Tracking the aggregation knetics of mutant proteins in cells
A major area of research is defining how abnormal conformations of mutant proteins aggregate and interfere with the cellular machinery. One such protein we study is huntingtin, which when mutated causes Huntington's disease.
Huntington's disease is a devastating neurodegenerative disease often striking individuals mid-life. The disease is caused by an abnormally long polyglutamine repeat length near the amino-terminus of huntingtin. The extra glutamines cause the protein to change conformation, aggregate and form large aggregates known as inclusions.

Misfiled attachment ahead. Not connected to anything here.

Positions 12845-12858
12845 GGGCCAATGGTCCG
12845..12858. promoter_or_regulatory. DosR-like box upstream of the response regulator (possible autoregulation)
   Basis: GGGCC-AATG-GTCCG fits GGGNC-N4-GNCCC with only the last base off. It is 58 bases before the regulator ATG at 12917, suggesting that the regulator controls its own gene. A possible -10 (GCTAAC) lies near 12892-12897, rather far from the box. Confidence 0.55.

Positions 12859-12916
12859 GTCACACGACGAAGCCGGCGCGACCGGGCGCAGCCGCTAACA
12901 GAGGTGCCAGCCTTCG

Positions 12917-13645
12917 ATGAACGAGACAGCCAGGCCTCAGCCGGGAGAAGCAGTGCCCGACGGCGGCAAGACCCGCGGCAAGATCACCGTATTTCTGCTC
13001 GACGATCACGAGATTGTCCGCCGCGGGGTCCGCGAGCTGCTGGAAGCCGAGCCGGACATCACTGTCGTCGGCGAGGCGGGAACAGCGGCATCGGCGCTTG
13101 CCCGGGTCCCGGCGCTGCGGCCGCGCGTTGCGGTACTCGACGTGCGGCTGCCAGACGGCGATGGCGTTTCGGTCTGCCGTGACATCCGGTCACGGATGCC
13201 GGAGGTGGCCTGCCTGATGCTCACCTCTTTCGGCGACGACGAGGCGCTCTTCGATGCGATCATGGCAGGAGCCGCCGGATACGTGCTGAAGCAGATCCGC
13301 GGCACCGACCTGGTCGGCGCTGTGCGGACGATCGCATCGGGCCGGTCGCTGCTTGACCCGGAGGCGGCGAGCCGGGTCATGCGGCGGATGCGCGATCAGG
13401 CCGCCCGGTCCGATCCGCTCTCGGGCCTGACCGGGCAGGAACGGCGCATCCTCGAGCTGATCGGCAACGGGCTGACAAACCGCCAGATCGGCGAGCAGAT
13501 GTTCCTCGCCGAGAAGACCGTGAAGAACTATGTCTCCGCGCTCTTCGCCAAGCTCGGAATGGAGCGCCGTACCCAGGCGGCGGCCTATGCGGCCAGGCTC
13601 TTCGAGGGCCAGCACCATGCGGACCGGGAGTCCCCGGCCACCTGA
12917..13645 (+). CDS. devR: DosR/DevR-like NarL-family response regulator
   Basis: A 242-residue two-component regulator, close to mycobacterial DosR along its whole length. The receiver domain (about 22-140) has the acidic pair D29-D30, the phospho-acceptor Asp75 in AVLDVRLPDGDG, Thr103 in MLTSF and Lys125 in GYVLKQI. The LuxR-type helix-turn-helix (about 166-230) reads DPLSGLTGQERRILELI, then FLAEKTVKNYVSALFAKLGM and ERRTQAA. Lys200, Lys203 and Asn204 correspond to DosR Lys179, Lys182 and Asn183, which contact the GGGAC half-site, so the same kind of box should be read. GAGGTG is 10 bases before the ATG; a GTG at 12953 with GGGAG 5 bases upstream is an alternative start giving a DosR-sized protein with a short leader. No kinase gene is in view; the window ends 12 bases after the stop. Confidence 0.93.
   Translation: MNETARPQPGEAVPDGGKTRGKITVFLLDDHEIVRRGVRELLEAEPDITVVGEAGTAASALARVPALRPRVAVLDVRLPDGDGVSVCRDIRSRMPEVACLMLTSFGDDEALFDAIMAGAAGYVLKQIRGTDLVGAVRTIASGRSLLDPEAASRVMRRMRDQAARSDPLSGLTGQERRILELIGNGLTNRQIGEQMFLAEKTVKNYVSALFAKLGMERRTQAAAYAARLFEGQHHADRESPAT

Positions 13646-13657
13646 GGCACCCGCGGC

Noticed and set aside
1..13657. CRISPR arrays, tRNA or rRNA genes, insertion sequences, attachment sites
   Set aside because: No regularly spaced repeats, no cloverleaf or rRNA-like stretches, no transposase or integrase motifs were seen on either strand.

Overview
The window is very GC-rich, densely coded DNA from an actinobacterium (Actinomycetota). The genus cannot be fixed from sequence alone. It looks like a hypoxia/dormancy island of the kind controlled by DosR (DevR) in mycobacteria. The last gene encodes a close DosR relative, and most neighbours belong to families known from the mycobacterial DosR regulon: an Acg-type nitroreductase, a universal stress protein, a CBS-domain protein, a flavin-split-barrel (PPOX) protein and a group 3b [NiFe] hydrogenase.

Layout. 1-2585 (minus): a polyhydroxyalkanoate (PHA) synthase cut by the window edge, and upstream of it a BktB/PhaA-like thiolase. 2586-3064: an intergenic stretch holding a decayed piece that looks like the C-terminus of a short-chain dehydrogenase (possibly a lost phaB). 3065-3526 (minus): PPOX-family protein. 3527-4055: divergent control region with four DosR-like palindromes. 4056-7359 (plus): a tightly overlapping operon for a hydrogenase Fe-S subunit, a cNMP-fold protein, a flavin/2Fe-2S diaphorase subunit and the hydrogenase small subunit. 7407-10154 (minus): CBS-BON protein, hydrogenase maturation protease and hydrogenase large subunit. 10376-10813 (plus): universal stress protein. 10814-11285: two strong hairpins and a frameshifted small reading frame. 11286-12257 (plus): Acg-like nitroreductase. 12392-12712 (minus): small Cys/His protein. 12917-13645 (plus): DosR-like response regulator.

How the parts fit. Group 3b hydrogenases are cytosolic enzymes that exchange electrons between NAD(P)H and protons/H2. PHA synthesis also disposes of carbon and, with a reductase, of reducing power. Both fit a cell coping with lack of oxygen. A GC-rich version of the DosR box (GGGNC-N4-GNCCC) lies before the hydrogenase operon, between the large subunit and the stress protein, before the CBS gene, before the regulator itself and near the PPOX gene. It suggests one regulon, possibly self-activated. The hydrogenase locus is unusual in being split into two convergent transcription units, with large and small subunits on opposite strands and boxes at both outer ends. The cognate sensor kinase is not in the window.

We are building a profile of the aggregation process in cells as the protein converts from the normal monomeric state into aggregates; and how the steps of this process change the cell at the transcriptional and metabolomic level.
We also study the aggregation process of other proteins that also lead to disease, such as superoxide dismutase 1 in Motor Neuron Disease and a family of proteins that have polyalanine expansions in a manner analogous to the polyglutamine expansions, as well as other genes involved in these diseases including Fus and C9orf72.
Figure 1: We developed a flow cytometry method to separate cells with different aggregation states of proteins for further analysis
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